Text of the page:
Friday January 12, 2018

Sunday January 14, 2018
Saturday January 13, 2018
Friday January 12, 2018
Confidence: High - Significant snowpack observations and weather forecast models in agreement.

Main Concerns

Wet Slab, Loose Wet, Wind Slab - view Avalanche Problems for detailed information.

Travel & Terrain Advice

The desire to play in the powder Friday will be strong, with the knowledge that rain and warm temps are on the way this weekend. Be very cautious, use conservative decision making and careful snowpack evaluations when traveling up or down into north-west facing wind loaded zones. If entering steep avalanche terrain and loaded bowls, proper avalanche gear, knowledge and education is a must. Take extra care and use safe techniques like skiing one at a time, safe zone to safe zone.

This weekend travel in avalanche terrain is not recommended! Significant weak layers exist in the snowpack that have shown failures in snow studies. These layers will wake up and become very active once the rain begins to fall to the very top of our mountains. Wet rain soaked avalanches are extremely powerful and present extreme danger when combined with terrain traps. Avoid exposure above cliffs, depressions, tree bands and steer clear of gully features. Remember wet avalanches tend to travel further than we expect and can run well into lower elevation bands and valleys. Also a friendly reminder that skiing is not permitted in closed terrain on Mount Washington. It is very likely that active avalanche control work will be underway over then next few days. Please for your safety and that of the avalanche teams, stay out until gates are opened and do not cut under rope lines.

Avalanche Summary

Thursday saw a marked rise in avalanche activity/sensitivity by both natural and human triggering. Wind slabs up to size 1.5 were very easily triggered while skiing treeline and below treeline N-E aspect terrain on steeper pitches and unsupported convex features. The majority of these slabs ran down 5-25 cm on the January crust. Natural activity was also seen on steep north facing treeline terrain. Visibility has limited any alpine observations.

Avalanche Problems

Wet Slab

The rain may also trigger wet slab avalanche activity on north west aspects where our wind slabs built Thursday-Friday. It is likely to very likely that these wet slabs could be triggered by natural and or human activity. These slabs will be in the alpine and treeline and have the potential to be up to size 3.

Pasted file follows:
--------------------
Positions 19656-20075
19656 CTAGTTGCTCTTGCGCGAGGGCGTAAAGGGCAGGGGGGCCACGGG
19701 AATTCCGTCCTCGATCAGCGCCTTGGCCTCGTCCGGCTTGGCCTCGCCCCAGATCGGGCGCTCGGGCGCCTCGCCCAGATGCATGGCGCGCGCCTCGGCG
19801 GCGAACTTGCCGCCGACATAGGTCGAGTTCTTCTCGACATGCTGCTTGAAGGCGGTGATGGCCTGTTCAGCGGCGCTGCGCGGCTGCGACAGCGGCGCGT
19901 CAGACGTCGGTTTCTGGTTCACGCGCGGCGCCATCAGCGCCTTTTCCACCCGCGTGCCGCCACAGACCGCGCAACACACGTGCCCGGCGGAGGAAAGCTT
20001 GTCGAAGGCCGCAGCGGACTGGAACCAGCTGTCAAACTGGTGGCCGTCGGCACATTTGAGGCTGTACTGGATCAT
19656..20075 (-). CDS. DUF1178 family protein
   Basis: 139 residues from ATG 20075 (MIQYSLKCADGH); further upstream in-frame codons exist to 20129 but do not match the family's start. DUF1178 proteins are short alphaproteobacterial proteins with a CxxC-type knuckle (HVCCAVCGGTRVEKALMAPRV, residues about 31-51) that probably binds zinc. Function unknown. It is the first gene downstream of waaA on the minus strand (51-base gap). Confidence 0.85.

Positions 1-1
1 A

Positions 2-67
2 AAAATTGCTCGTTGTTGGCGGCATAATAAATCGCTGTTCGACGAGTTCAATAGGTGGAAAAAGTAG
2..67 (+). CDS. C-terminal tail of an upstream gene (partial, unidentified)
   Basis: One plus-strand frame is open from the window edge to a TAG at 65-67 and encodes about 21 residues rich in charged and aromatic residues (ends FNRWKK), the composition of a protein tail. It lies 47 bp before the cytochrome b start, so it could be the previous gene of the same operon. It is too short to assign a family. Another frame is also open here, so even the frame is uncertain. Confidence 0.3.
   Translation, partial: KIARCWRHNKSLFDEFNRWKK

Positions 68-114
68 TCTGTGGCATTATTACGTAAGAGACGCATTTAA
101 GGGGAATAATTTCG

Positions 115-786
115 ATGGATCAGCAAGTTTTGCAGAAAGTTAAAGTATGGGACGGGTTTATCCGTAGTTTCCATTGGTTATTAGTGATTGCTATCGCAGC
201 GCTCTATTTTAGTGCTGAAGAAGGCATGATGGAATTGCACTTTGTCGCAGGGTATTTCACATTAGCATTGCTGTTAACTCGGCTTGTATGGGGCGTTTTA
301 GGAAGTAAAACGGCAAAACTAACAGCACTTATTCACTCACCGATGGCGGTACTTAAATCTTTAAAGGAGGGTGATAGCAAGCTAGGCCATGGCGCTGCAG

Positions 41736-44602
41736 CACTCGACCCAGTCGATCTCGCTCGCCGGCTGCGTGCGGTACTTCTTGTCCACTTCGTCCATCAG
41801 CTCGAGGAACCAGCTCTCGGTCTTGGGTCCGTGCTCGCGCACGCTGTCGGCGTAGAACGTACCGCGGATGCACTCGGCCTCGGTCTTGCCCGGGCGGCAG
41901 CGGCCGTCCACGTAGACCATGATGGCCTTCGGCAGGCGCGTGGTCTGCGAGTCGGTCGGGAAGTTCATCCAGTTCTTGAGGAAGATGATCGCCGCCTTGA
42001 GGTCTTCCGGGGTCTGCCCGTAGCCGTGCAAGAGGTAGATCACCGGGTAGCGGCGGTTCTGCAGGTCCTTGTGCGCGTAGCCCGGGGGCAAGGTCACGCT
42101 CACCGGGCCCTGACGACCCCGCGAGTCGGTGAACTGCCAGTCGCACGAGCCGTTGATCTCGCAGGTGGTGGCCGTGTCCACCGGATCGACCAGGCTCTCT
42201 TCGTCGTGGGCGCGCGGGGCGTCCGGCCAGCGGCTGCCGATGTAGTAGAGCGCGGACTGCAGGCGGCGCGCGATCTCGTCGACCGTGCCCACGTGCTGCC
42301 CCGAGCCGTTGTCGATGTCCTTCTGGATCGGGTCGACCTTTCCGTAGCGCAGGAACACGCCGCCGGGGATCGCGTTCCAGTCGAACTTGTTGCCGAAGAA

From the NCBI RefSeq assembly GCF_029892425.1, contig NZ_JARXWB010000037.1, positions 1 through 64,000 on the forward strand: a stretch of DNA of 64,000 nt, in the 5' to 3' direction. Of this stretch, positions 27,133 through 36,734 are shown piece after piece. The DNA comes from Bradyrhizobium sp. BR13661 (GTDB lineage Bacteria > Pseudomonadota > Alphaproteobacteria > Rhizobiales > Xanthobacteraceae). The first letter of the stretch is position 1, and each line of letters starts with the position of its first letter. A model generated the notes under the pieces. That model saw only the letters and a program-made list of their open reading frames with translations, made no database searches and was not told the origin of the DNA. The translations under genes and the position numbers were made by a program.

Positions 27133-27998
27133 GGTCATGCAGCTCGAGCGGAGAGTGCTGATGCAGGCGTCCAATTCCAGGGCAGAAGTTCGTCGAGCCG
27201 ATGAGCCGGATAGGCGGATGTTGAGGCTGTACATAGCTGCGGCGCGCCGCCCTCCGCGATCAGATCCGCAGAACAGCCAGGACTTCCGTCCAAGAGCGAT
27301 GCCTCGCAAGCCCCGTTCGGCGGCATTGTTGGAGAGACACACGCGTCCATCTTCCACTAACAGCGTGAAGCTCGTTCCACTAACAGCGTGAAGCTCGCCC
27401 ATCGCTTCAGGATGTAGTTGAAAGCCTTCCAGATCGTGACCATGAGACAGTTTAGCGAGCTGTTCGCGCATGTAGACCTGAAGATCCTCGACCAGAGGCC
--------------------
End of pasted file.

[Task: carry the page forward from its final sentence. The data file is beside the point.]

Loose Wet

Sadly, significant rainfall is forecast for our mountains this weekend well up into the alpine. This rain will almost certainly result in loose wet avalanche activity that will be easily triggered by human activity and natural triggering, and may produce avalanches up to size 1.5. Loose activity will be at all elevations and aspects.

Wind Slab

Snowfall Thursday and the forecast storm Friday, will come with strong to moderate south east winds. These winds will create wind slabs in the alpine, treeline, and open pockets below treeline on the lee (north west aspects). These slabs will be widespread in the alpine, on specific terrain in the treeline, and on isolated terrain features below treeline. The slabs will be touchy, are very likely to almost certainly going to be triggered naturally and will be reactive to human activity. The slabs have the potential to be up to size 2.

Snowpack Summary

Strong to moderate south east winds have added to wind slabs on the north to west aspects in the alpine and treeline. All this new load (in some areas up to 60 cm) is sitting on the January 6th rain crust which has shown significant weakness and failures in tests (producing moderate non planar results)

Snowpack Details

SurfaceNew low density snow in wind sheltered zones. Exposed areas have wind pressed slab properties but still ski well.
UpperNew snow everywhere with a thin non-supportive crust, approximately 15-30 cm down on below treeline and treeline terrain from Monday's warm spike.
MidThe new snow and crust buried on Jan 6th is now bridging and almost eliminating concerns surrounding the mid Dec and mid Nov crusts. The moist mid snowpack seams very stable producing only hard results in tests on the Dec crust.
LowerWell settled.

Past Weather

Strong to moderate winds from the south-east accompanied the new snowfall (up to 15cm) Thursday. Freezing levels have stayed low (below 1000m) in the east but did jump up to 1300-1400 m in the west and north.

Weather Forecast

Moderate to strong south east winds through the forecast period. More new snow for Friday with rain to the top of our mountains for Saturday, easing Sunday. Very high freezing levels and temps into the weekend.

Fri - 5-20 cm of new snow. Winds moderate to strong south east. Freezing levels of 600-1200 m

Sat - 10-20 mm of rain. Winds moderate to strong south east. Freezing levels of 1200-3000 m

Sun - 0-2 mm of rain. Winds moderate to strong south east. Freezing levels of 2300-3000 m

Posted on Wednesday January 17, 2018 by Bill Phipps

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